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Burn Management. Tad Kim, M.D. Connie Lee, M.D. UF Surgery. Skin. Epidermis: barrier Dermis: durable & elastic. Burn Pathophysiology: Tissue Repair. Initial hemostatic response = coagulation and microvascular constriction Resuscitative phase = vasodilatation and capillary leak

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Burn management

Burn Management

Tad Kim, M.D.

Connie Lee, M.D.

UF Surgery


Skin

  • Epidermis: barrier

  • Dermis: durable & elastic


Burn pathophysiology tissue repair
Burn Pathophysiology: Tissue Repair

  • Initial hemostatic response = coagulation and microvascular constriction

  • Resuscitative phase = vasodilatation and capillary leak

  • Epithelialization = restoration of fluid maintenance, temperature regulation, and microbial barrier function

  • Fibrogenesis = a/w wound appearance and strength


Burn pathophysiology systemic response
Burn Pathophysiology: Systemic Response

  • Accelerated intravascular volume depletion

  • Inadequate tissue perfusion

  • Risk of multiorgan dysfunction


Burn pathophysiology metabolic response
Burn Pathophysiology: Metabolic Response

Hypermetabolism:  glucose metabolism, lipolysis, and proteolysis

Neuroendocrine response:  catecholamines,  thyroid hormones,  cortisol


Burn pathophysiology zones of tissue injury
Burn Pathophysiology: Zones of Tissue Injury

  • Central zone of coagulation (full-thickness)

  • Zone of stasis (partial-thickness)

  • Zone of hyperemia (superficial partial-thickness)


Zones of injury
Zones of Injury

Orgill D. NEJM 2009;360:893-901


Burn classification
Burn Classification

Superficial (1°): epidermis (sunburn)

Partial-thickness (2°):

Superficial partial-thickness: papillary dermis

Blisters with fluid collection at the interface of the epidermis and dermis. Tissue pink & wet.

Deep partial-thickness: reticular dermis

Blisters. Tissue molted, dry, decreased sensation.

Full-thickness (3°): dermis

Leathery, firm, insensate.

4th degree: skin, subcutaneous fat, muscle, bone



Criteria for referral to a burn center
Criteria for Referral to a Burn Center

Orgill D. NEJM 2009;360:893-901


Initial assessment
Initial Assessment

  • Airway

  • Breathing

  • Circulation

  • Disability

  • Exposure

  • Initial burn treatment: remove burn source


Assessment airway
Assessment: Airway

Airway at risk secondary to:

Direct injury

Fluid resuscitation

Edema from inflammatory response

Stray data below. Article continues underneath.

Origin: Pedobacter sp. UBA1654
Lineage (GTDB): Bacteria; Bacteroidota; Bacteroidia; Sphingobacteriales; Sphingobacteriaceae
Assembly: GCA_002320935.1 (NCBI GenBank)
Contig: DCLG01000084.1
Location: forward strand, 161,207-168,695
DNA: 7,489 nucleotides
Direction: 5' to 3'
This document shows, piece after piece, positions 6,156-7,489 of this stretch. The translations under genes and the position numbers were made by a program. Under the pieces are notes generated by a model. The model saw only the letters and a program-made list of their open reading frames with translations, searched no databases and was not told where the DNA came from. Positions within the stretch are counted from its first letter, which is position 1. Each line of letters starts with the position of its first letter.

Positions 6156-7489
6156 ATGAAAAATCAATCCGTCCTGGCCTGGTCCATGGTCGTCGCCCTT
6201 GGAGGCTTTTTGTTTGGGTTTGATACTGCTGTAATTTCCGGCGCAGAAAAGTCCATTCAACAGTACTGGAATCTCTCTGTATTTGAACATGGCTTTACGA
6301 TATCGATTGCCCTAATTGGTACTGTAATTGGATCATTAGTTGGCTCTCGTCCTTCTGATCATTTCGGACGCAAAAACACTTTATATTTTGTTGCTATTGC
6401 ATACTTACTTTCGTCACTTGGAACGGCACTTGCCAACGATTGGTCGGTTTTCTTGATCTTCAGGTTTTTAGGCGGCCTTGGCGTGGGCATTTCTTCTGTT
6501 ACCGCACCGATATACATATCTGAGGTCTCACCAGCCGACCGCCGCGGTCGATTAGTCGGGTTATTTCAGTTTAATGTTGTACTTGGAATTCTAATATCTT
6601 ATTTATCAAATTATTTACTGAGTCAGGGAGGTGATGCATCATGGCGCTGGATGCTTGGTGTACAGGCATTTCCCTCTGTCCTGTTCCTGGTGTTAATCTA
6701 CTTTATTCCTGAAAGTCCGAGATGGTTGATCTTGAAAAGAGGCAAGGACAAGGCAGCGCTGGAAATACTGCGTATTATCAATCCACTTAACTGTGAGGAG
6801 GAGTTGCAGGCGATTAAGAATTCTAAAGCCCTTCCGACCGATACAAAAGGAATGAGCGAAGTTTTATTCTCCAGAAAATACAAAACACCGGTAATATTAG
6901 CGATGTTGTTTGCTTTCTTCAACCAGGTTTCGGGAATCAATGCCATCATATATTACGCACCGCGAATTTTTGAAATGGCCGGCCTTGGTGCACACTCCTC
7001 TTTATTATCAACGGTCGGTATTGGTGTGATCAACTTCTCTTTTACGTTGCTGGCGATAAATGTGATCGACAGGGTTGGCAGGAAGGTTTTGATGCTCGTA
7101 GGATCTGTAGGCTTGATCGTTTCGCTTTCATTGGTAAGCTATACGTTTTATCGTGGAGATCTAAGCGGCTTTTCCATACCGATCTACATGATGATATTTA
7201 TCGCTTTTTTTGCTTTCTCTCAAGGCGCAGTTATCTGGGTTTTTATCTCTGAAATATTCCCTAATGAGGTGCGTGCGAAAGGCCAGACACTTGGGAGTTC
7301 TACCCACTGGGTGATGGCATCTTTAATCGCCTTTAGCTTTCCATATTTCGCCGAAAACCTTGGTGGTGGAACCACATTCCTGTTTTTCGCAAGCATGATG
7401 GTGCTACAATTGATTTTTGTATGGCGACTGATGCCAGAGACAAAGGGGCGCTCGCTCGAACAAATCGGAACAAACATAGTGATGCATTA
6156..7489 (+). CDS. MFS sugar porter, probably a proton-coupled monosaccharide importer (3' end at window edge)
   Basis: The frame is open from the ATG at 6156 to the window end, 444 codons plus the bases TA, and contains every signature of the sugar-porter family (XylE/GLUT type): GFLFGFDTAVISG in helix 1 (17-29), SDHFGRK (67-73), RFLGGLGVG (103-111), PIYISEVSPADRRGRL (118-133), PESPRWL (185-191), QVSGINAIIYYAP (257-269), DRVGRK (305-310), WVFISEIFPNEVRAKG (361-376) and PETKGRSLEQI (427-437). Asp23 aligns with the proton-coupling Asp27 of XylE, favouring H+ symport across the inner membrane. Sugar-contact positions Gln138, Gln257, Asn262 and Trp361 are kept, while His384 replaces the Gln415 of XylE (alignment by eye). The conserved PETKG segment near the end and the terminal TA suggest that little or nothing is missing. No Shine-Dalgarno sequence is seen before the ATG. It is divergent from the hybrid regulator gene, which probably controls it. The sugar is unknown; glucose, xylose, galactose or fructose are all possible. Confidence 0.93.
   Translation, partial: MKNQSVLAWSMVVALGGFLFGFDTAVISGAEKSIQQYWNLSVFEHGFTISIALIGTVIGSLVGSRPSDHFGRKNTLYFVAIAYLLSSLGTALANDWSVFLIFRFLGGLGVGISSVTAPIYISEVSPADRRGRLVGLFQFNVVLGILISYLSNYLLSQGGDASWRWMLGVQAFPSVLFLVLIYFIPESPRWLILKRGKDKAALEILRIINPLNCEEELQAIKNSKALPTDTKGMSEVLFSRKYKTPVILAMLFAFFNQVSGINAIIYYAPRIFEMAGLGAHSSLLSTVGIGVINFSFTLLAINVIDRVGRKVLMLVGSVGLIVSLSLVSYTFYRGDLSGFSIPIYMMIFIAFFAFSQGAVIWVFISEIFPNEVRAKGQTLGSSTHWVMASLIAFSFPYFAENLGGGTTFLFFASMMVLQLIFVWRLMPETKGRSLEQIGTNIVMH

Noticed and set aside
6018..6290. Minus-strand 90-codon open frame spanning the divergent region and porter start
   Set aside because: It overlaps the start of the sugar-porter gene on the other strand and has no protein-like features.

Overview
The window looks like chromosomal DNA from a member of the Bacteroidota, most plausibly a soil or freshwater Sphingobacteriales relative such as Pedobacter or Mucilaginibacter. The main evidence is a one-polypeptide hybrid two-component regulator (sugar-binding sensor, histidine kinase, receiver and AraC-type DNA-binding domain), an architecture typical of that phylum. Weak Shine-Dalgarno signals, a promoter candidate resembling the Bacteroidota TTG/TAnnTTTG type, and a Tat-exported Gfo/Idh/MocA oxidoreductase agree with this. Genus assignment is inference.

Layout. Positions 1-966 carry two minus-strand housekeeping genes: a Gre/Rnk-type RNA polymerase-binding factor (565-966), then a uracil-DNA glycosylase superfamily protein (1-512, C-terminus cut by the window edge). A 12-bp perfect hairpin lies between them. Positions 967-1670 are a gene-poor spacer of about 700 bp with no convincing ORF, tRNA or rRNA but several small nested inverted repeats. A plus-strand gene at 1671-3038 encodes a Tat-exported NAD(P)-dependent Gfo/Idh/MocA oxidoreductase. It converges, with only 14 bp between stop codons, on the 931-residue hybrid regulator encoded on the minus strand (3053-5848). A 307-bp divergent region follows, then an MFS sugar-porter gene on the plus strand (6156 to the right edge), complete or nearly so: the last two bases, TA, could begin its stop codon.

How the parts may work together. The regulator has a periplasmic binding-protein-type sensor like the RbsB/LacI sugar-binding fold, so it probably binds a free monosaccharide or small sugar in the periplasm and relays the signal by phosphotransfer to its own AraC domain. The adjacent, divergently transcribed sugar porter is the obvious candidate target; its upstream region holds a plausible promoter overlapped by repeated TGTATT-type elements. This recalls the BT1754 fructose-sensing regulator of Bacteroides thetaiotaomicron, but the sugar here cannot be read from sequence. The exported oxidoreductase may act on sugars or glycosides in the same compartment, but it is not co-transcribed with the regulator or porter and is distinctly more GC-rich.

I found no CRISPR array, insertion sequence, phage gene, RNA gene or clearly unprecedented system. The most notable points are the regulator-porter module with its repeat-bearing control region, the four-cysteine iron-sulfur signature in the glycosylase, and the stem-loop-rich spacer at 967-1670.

Clues to airway injury: history, facial burn, carbonaceous sputum, hoarseness, stridor, wheezing

Intubate based on respiratory and mental status


Inhalation injury
Inhalation Injury

  • Carbon monoxide poisoning

  • Upper airway thermal injury

  • Lower airway burn injury

  • ARDS


The rule of nines and lund browder charts
The Rule of Nines and Lund–Browder Charts

Orgill D. N Engl J Med 2009;360:893-901


Fluid resuscitation
Fluid Resuscitation

Resuscitation based on burn size

Parkland formula

4 x Wt(kg) x %TBSA = mL/24 hours

Deliver 1/2 volume over 1st 8hrs

Deliver 2nd half over next 16 hours


Fluid resuscitation complications
Fluid Resuscitation Complications

  • Overresuscitation complications:

    Poor tissue perfusion

    Compartment syndrome

    Pulmonary edema

    Pleural effusion

    Electrolyte abnormalities


General management
General Management

  • Neuro

  • CV

  • Respiratory

  • GI

  • FEN

  • HEME/ID

  • Activity


Wound management general
Wound Management: General

  • Clean & debride wound

  • Prophylactic systemic abx unnecessary

  • Topical abx delay wound colonization and infection

  • Escharotomy/fasciotomy may be required (circumferential burns, deep burns, compartment syndrome)


Wound management topical antibiotics
Wound Management: Topical Antibiotics

Mafenide acetate (Sulfamylon) for ears

Good at penetrating eschar & is painful

Broad spectrum

Side effect: metabolic acidosis via carbonic anhydrase inhibition

Bacitracin for face

Gram-positive bacteria

Silver sulfadiazine (Silvadene) for trunk & extremities

Broad spectrum, esp. Pseudomonas

Does not penetrate eschar very well

Side effects: neutropenia/thrombocytopenia


Excision and grafting
Excision and Grafting

Orgill D. N Engl J Med 2009;360:893-901


Wound management burn excision grafting
Wound Management: Burn Excision & Grafting

  • Early excision & grafting improved burn patient mortality & functional outcome

  • Initial excision should occur soon after resuscitation

  • Full-thickness skin grafts (FTSG)

  • Split-thickness skin grafts (STSG)

  • Human allograft

  • Porcine xenograft

  • Dermal substitutes: Integra


Electrical burns
Electrical Burns

Categories: high voltage (>1000 volts), low voltage, lightning

High voltage: requires trauma evaluation

Local injury, deep injury, fractures, blunt injuries

Risk of rhabdomyolysis, compartment syndrome, cardiac injury

Low voltage: common in children

Local injury

Late complications: cataracts, progressive demyelinating neurologic loss


Chemical burns
Chemical Burns

Empirical treatment

End the exposure

ABCDE

Alkalis generally cause worse damage

Initial treatment for acid or alkali: irrigation with water

Dry powder should be brushed off

Hydrofluoric acid: can cause severe hypoCa


Take home
Take Home

Always start with ABCDE for trauma/burns

The airway is at risk in burn patients

Parkland formula for initial resuscitation

Rule of Nines

Keep burns clean with soap & topical abx

Early burn excision & grafting saves lives


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